In my last blog post, How to Encourage Your People to Get Vaccinated Against COVID-19, I offered suggestions and resources to help you communicate with your people about the COVID-19 vaccines and to encourage them to get vaccinated. But know that as you develop your communications, you should be prepared to address the concerns that exist within the Black community regarding the COVID-19 vaccinations. If you’re not aware of these concerns, your communications efforts may not hit the mark.
I’ve spoken to family and friends about the COVID-19 vaccines, and I’ve been reviewing information and misinformation presented online. So, take it from a Black woman who knows: While televised news programs, newspapers, and social media platforms may deliver a sort of all-is-going-well message when reporting on the number of COVID-19 vaccines distributed to date, there are still Black people who are fearful of being vaccinated. I get it. I understand that fear. But my fear goes beyond that. I fear that this hesitancy may prove to be deadly; the COVID-19 death rate among Black people is more than double that of white people.
The Hesitancy Is Well-Founded
Our hesitancy is not without merit. It’s not because we don’t know that the novel coronavirus is a killer, that we don’t value our lives or recognize that the spread of COVID-19 must be halted. Far from it. Our hesitancy comes from deep-rooted, historical experiences that have resulted in a mistrust of doctors, medical research, medicine, and the political establishment. This is a direct result of the prejudice and inequities Black people have been subjected to since our ancestors’ feet first landed on American shores. Let’s not forget:
- J. Marion Sims performed experimental surgeries on enslaved women in the 1800s without anesthesia or even the basic standard of care typical for the time because, it is said, he assumed Black people experienced less pain than white people. Surprisingly, a 2016 survey identified that some medical students still believed Mr. Sims’ unfounded notion is true.
- There were Jim Crow laws in the South, which hindered the ability of “coloreds” to gain access to medical facilities and necessary medical treatments.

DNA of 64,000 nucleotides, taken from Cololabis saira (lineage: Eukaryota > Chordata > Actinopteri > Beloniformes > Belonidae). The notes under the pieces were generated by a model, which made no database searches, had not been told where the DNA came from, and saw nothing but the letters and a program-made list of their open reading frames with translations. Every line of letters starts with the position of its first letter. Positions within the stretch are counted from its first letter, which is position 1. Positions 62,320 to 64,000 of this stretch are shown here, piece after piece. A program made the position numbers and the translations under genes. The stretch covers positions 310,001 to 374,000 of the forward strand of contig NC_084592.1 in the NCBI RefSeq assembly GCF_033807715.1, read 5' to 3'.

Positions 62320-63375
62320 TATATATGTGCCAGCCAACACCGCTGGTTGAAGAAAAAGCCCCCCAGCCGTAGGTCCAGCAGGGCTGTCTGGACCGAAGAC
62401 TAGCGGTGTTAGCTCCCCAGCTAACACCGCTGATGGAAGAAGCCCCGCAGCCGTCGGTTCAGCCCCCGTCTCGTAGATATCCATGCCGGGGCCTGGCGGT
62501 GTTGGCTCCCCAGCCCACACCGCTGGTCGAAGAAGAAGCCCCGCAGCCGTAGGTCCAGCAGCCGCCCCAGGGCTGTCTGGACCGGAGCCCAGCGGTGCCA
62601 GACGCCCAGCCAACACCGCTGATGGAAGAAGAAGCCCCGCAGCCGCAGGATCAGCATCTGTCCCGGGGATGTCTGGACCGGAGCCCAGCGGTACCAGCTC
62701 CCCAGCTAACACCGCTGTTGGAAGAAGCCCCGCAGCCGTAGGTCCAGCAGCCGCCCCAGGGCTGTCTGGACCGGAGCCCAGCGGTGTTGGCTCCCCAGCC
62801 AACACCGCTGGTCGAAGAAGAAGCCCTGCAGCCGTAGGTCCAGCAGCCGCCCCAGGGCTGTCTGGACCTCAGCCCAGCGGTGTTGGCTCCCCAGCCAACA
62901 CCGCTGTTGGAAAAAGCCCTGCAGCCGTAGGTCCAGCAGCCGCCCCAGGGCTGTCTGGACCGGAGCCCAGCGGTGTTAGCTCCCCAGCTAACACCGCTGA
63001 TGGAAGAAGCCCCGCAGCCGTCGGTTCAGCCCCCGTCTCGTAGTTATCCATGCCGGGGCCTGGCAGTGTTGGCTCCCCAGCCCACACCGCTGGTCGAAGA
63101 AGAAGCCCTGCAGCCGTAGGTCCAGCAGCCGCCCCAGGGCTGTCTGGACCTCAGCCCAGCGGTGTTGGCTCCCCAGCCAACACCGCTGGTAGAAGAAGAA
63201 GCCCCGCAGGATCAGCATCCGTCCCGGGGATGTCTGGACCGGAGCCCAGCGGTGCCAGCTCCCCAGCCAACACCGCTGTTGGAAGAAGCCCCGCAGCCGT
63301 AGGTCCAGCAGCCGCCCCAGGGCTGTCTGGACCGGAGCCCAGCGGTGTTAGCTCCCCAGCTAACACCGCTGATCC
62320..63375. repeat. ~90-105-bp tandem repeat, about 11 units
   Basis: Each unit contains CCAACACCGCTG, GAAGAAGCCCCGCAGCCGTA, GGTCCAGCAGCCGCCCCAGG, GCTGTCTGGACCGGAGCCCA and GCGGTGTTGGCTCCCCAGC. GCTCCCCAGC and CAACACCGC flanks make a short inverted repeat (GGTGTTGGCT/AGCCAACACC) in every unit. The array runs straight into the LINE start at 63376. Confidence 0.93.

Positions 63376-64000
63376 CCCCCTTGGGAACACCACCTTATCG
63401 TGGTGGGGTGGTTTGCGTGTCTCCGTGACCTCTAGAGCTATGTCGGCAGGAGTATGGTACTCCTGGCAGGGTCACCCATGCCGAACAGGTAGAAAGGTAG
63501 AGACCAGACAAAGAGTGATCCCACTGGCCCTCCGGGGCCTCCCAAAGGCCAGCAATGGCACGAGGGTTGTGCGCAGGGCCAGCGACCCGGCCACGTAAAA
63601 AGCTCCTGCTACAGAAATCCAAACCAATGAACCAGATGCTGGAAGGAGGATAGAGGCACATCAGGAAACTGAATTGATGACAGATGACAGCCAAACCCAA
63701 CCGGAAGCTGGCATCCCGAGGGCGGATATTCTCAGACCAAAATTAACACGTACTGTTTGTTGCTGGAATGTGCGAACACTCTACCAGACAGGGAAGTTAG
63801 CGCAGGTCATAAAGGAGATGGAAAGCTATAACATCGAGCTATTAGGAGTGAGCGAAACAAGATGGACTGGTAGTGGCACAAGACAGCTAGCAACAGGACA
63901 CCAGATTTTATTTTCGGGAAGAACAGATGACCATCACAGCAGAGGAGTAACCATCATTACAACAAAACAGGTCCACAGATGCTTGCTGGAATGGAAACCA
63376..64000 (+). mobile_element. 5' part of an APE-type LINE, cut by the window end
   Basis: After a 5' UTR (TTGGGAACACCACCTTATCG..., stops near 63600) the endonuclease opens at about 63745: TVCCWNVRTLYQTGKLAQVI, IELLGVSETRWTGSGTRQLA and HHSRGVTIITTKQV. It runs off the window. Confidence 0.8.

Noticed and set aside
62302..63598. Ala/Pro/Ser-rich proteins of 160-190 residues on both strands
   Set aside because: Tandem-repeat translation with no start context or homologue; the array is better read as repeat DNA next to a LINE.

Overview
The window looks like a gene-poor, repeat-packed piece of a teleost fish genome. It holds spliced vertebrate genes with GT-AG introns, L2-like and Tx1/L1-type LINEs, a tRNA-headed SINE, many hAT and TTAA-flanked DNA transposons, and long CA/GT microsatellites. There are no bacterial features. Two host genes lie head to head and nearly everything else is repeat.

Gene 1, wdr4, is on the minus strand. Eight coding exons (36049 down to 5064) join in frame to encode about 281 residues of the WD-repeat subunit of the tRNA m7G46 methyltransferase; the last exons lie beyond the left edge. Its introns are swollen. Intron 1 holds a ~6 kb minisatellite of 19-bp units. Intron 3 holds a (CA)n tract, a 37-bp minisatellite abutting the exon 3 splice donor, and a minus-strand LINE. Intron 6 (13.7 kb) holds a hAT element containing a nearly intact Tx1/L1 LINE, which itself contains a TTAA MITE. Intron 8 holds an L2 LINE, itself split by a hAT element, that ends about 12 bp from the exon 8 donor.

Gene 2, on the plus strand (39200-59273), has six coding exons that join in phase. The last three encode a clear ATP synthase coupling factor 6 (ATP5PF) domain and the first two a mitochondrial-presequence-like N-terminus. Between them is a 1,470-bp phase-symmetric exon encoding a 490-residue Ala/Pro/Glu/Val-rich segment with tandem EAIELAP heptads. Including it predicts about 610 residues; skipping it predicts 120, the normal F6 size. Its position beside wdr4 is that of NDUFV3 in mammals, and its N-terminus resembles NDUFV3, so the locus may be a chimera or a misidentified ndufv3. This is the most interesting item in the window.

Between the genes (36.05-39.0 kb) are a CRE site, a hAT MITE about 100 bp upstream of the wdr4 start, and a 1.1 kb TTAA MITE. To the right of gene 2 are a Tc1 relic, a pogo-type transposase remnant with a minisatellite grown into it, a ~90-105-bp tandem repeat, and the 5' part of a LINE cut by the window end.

- In the infamous Tuskegee syphilis experiments, conducted from 1932 to 1972, the U.S. government misled Black male patients to believe they were receiving treatment for syphilis when, in fact, they were not. Even more disturbing, the experimentation was conducted after a cure for syphilis was developed in the 1940s.
A recent article in The New York Times, Bad Medicine: The Harm That Comes From Racism, actually discussed how racial discrimination has affected minority communities when it comes to their belief, or should I say lack of belief, in the health care system. The question has even been posed as to whether it is illegal or even unethical to prioritize racial minorities for COVID-19 vaccines. So, this information is out there, and efforts are underway by federal and private organizations to squash the fear.
The Hesitancy Is Well Known
If you search “black hesitancy” on the internet, you’ll find multiple articles from newsworthy organizations and scholars detailing the history of racism in the medical community and how it persists today. However, we, the Black community, do not need to research the issue. We live it. It’s a discussion we have with our friends, our family members, and our neighbors.
Communications campaigns are springing up, however, in an effort to increase our awareness of the truth surrounding COVID-19. Just listen to the YouTube web series The Conversation: Between Us, About Us. It includes short, to-the-point videos where Black doctors, nurses, and researchers talk about the facts and misinformation surrounding the COVID-19 vaccines. Consider sharing information about the series with your people. It’s very informative.
As Vaccines Roll Out, Existing Racial Disparities Are Not Helping
I’m open to the fact that you may think racial discrimination, like the events mentioned in the bulleted list above, is in the past. If that’s the case, let’s assume that all Black people are eager to get vaccinated. Have you ever wondered how we’re being reached? Where we can go to receive a vaccination? Or even when we can get an appointment?